European Union institutions have provided far more development assistance than the $204 million from Washington. Specific EU members, Japan and Canada also contribute significantly.
Since 2014, the EU and European financial institutions have mobilized more than $16 billion to help Ukraine's economy, counter corruption, build institutions and strengthen its sovereignty against further incursions by Russia after its annexation of Crimea.
The U.S. is a heavy source of military assistance. But NATO also contributes a variety of military-assistance programs and trust funds for Ukraine. In most such cases, the programs are modest and NATO countries other than the U.S. take the lead.
TRUMP: "As you know, we captured 100% of the ISIS caliphate." — remarks Monday honoring Conan, the U.S. military dog taking part in the raid that killed Islamic State leader Abu Bakr al-Baghdadi.
THE FACTS: Trump's suggestion of a 100% defeat is misleading because his own military commanders say IS still poses a threat. Nor does the death of al-Baghdadi in the Oct. 26 raid mean the threat is gone.
It's true that IS has lost its caliphate — the large swath of territory it once controlled in parts of Syria and Iraq. But the group remains a threat to reemerge if the conditions that allowed its rise, such as the civil war in Syria and a lack of effective governance in Iraq, are not corrected.
U.N. experts warned in August that IS leaders are aiming to consolidate and create conditions for an "eventual resurgence in its Iraqi and Syrian heartlands." Gen. Frank McKenzie, head of U.S. Central Command, said after Baghdadi's death that it would be a mistake to conclude that IS has been defeated.
"It will take them some time to re-establish someone to lead the organization, and during that period of time their actions may be a little bit disjointed," McKenzie said. "They will be dangerous. We suspect they will try some form of retribution attack, and we are postured and prepared for that."
The U.S. Defense Intelligence Agency warned this month in an inspector general's report that IS was expected to rebuild its capability to attack the West now that counterterrorism efforts by U.S. and allied-Syrian Kurdish forces have been reduced.
TRUMP: "I get elected and I beat the Bush dynasty. ... I get elected and we beat the Clinton dynasty. Right? And then we beat Barack Hussein Obama and whatever the hell dynasty that is." — Florida rally on Tuesday.
THE FACTS: No, Trump didn't beat Obama. And there's no familial Obama dynasty to take on.
Trump beat Jeb Bush in the 2016 GOP primaries, a defeat for a family that produced two presidents, and ensured Hillary and Bill Clinton would not return to the White House when he defeated her in the general election. But he's never run against Obama.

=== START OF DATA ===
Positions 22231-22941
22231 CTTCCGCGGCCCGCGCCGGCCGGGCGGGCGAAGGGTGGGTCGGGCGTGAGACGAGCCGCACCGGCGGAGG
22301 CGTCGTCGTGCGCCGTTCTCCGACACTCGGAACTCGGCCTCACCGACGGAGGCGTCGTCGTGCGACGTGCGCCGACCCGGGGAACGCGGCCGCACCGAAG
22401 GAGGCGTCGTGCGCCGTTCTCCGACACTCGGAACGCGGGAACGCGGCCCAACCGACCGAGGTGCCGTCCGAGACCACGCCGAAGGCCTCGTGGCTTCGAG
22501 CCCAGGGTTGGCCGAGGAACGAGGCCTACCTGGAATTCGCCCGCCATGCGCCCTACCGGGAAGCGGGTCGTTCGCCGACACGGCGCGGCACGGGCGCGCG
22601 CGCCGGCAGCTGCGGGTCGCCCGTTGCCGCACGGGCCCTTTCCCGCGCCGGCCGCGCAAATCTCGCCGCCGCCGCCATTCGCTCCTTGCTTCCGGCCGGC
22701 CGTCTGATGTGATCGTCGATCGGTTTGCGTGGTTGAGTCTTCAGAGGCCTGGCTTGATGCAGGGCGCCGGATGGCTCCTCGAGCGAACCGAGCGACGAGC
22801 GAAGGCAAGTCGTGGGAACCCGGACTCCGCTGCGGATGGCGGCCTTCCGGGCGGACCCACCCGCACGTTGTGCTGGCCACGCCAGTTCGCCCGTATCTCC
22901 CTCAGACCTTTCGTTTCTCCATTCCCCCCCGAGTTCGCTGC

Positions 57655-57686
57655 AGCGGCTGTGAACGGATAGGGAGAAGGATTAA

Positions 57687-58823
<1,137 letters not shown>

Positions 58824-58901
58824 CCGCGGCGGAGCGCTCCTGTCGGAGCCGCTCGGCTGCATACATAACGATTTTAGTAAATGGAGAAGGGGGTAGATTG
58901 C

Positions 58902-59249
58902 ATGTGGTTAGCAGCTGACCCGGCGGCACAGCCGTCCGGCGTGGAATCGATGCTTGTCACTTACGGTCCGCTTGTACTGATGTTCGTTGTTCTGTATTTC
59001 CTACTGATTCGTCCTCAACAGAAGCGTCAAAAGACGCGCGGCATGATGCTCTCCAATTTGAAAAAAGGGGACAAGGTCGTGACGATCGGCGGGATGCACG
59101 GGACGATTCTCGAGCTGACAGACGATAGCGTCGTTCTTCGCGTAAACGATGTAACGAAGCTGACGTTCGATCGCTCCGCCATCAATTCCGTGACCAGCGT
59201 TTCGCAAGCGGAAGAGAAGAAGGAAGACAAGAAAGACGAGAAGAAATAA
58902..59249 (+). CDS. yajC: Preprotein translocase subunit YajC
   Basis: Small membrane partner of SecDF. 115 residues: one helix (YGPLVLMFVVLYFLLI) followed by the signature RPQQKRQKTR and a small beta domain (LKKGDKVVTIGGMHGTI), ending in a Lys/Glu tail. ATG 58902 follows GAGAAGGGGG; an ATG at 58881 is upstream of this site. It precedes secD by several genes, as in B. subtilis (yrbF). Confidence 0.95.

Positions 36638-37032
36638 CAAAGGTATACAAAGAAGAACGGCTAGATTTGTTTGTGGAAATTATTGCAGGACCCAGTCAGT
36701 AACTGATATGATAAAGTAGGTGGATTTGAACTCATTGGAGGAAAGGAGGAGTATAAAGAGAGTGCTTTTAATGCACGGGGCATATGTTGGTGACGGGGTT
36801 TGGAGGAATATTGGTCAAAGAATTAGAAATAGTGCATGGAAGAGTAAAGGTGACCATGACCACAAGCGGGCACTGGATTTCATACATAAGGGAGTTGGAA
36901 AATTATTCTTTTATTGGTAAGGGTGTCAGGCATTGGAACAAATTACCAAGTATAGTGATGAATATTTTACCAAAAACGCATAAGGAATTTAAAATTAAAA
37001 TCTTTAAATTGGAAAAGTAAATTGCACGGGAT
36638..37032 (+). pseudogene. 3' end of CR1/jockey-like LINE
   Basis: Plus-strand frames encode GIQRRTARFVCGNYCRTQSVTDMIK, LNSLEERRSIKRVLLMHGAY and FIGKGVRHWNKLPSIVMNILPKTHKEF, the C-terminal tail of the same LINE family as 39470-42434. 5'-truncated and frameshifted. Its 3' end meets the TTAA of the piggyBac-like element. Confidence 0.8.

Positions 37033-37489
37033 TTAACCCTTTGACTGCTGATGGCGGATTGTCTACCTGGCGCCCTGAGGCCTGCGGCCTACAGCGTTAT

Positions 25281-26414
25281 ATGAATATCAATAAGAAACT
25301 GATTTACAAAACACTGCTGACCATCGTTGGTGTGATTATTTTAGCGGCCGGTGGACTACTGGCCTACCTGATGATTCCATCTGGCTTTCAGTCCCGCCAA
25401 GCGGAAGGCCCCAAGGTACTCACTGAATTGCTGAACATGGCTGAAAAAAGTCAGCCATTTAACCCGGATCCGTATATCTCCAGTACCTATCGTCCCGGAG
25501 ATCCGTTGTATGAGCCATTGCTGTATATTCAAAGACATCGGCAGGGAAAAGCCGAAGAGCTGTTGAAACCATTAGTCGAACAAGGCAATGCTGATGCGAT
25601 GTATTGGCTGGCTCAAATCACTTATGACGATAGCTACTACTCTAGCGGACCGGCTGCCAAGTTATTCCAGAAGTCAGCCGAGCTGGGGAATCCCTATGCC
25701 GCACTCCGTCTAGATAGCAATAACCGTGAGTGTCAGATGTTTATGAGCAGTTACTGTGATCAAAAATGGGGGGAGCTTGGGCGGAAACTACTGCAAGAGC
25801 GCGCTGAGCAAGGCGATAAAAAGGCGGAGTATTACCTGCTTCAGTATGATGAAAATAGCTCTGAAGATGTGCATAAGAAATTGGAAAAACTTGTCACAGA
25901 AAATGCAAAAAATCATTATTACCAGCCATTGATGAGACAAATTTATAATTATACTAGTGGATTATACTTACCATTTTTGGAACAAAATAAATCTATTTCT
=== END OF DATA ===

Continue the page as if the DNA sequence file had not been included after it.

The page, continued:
TRUMP: "By the way CNN's ratings are terrible. Oops. Look, their light just went off. The lights just went off. ... I shouldn't do it, because we lose a small audience when that happens." — Florida rally.
THE FACTS: This is a made-up story.
Trump is suggesting that CNN turned off its camera lights the moment he criticized the news media, stopping live TV coverage of his rally. But CNN was not broadcasting the event live.
TRUMP: "The Democrat Party is determined to ... eviscerate Medicare and put every single senior citizen at risk." — Florida rally.
THE FACTS: He's incorrect that Democrats would seek to "eviscerate Medicare." Trump appears to be referring to Democratic proposals to provide "Medicare for All," but the options that would allow younger people to buy into a Medicare-like plan don't involve overhauling the current program.
The plan by Sen. Bernie Sanders, a Vermont independent, would be a fundamental change, expanding Medicare to cover almost everyone in the country. But current Medicare recipients would get improved benefits. Sanders would eliminate Medicare deductibles and almost all copays, and provide coverage for dental and vision care, as well as hearing aids. His plan would also provide home and community based long-term care.
The issue is whether the U.S. can afford to convert to a new government-run health care system, not that older Americans would be left uncovered. The Democratic proposals call for new taxes to help pay for expanded Medicare coverage.
APPLE MANUFACTURING PLANT
TRUMP, looking back at his recent trip to Austin, Texas: "Then on Monday I flew to Texas, the great state of Texas and I opened up an Apple computer plant." — Florida rally.
THE FACTS: He didn't do that, and it wasn't on Monday. He visited an Austin factory on Nov. 20, a Wednesday, that's been making the Mac Pro for Apple since 2013.
He made the same claim in a tweet the day of his visit: "Today I opened a major Apple Manufacturing plant in Texas that will bring high paying jobs back to America."
Apple announced in September that it would continue having the Mac Pro line made in Austin, after the Trump administration agreed to waive tariffs on certain computer parts from China. It said on the day of his trip that it has started construction of its new campus in the city.
Associated Press writer Ricardo Alonso-Zaldivar contributed to this report.